Tsikhanouski, a popular blogger and activist, was arrested shortly after he declared his candidacy for president in May 2020.

His wife stood in his place, but went on to lose the disputed contest against Alexander Lukashenko, the strongman leader who has ruled Belarus for more than 25 years, in August that year. Her campaign and many international observers claimed the vote had been marred by widespread ballot stuffing and falsifications.

“The dictator publicly takes revenge on his strongest opponents,” Tsikhanouskaya said Tuesday on Twitter. “While hiding the political prisoners in closed trials, he hopes to continue repressions in silence. But the whole world watches. We won’t stop.”

After her husband’s arrest, Tsikhanouskaya became the unlikely face of a protest movement attempting to topple Lukashenko, whose long tenure has earned him the nickname “Europe’s last dictator.”

Her campaign rallies in the run up to the August 2020 vote saw significant turnouts even in small Belarusian towns not known for their protest activity. About 63,000 people attended the largest event in the capital Minsk in July last year — the biggest demonstration there in the past decade.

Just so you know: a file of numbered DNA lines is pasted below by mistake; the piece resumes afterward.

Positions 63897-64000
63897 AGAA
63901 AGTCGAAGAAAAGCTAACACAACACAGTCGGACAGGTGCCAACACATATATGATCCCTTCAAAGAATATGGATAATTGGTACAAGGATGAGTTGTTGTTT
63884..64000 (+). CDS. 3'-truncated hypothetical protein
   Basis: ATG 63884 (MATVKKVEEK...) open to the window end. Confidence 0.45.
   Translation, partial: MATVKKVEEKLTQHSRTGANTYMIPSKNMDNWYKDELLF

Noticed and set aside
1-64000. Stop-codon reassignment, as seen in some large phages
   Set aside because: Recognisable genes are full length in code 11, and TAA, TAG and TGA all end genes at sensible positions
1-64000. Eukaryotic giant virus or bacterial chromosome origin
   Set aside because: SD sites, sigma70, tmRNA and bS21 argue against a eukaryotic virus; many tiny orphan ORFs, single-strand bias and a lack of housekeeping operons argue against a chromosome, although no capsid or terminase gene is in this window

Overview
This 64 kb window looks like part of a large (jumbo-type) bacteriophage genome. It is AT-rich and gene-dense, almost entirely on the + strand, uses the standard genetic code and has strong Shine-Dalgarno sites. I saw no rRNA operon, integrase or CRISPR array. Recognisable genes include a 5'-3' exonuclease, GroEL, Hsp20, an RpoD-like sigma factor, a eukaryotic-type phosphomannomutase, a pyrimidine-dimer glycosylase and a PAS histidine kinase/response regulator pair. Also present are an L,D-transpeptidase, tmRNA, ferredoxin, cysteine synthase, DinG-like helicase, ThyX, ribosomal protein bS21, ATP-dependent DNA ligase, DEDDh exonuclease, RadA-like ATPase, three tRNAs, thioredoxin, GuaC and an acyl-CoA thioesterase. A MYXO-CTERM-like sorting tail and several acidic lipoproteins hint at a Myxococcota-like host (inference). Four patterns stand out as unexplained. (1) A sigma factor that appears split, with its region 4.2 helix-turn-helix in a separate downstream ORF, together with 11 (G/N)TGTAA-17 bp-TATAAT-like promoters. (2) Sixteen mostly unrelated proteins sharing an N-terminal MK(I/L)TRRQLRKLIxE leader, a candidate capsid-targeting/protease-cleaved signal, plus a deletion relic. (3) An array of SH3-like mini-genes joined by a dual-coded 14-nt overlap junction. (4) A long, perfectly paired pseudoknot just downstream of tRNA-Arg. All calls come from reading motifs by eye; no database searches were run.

Protests erupted after official exit polls were released showing Lukashenko was headed for victory, despite the seeming widespread support for Tsikhanouskaya.

According to the official results, Lukashenko won the election with 80.23% of the vote to Tsikhanouskaya’s 9.9 — but independent observers said there had been widespread fraud.

Tsikhanouskaya fled Belarus for Lithuania after publicly rejecting the preliminary election results. She and her children have been living in exile there ever since.
Tsikhanouskaya traveled to the US this summer to meet President Joe Biden and several officials in his administration to push for sanctions against the Lukashenko regime.



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